ings of an emigrant than if he had merely shifted his residence from Sussex to Cumberland or Devonshire." It is a great pity that this clerical orator did not accompany those to whom he addressed these delusive words. Had he done so, he would have discovered the enormous gulf that separates theory from actuality, and would have been furnished by experience with material for an additional chapter to his well-known treatise on "Logic." Had he voyaged to the antipodes with the Wakefield pioneers, he would have come in contact with a great many things "revolting to the feelings of an emigrant." However, until the bubble burst, all went merry as a marriage-bell. The association progressed splendidly in public confidence, the prospectus of the new colony was everywhere perused, and the scheme was puffed into a feverish existence by the promises of promoters and the frenzy of reckless speculators.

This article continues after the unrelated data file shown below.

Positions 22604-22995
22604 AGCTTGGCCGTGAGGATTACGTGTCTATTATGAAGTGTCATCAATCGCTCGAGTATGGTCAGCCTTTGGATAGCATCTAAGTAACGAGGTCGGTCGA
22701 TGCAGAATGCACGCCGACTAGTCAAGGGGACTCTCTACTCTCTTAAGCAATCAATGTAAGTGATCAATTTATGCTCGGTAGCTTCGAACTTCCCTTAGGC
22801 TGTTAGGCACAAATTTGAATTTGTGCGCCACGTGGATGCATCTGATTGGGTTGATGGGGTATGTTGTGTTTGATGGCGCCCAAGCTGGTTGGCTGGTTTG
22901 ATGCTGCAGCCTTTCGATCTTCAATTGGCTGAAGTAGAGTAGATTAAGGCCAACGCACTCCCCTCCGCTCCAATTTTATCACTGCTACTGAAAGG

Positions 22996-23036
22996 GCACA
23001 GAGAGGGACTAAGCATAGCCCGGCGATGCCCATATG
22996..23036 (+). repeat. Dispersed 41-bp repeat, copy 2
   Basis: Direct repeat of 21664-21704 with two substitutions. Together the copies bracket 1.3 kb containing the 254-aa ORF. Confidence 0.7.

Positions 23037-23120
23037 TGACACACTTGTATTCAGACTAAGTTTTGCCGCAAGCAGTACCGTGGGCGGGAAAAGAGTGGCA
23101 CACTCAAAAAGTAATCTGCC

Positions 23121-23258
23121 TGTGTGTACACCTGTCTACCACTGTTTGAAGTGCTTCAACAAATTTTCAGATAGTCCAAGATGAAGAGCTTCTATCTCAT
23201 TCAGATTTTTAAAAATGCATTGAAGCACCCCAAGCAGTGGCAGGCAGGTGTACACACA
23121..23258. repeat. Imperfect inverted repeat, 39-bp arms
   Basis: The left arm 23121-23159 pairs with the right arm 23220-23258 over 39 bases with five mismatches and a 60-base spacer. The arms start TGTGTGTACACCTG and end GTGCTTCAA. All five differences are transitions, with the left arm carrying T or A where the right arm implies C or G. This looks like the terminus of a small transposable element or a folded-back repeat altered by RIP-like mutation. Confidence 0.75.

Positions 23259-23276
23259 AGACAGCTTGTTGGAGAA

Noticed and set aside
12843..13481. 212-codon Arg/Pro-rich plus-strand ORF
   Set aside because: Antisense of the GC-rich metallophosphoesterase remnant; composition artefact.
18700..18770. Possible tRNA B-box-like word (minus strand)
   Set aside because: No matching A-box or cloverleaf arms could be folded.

The first practical step towards the formation of the new colony was taken in May, 1836, when a heterogeneous collection of surveyors, clerks, architects, engineers, teachers, lawyers and clergymen, was despatched to the new land of promise. All these accomplished gentlemen were devout believers in the Wakefield theory, but they would have been the last people in the world chosen by a common-sense leader for the rough-and-ready work of pioneer colonisation. As they afterwards learned to their cost, it would have been far better for them if they had had less book-knowledge and more hand-skill before starting on their wild-goose expedition to the other side of the globe. They found on landing, that the place of which they had heard and read such glowing accounts, was wholly unfit for purposes of settlement. All their delicious old-world dreams were rudely dispelled by the hard realities that stared them in the face. They set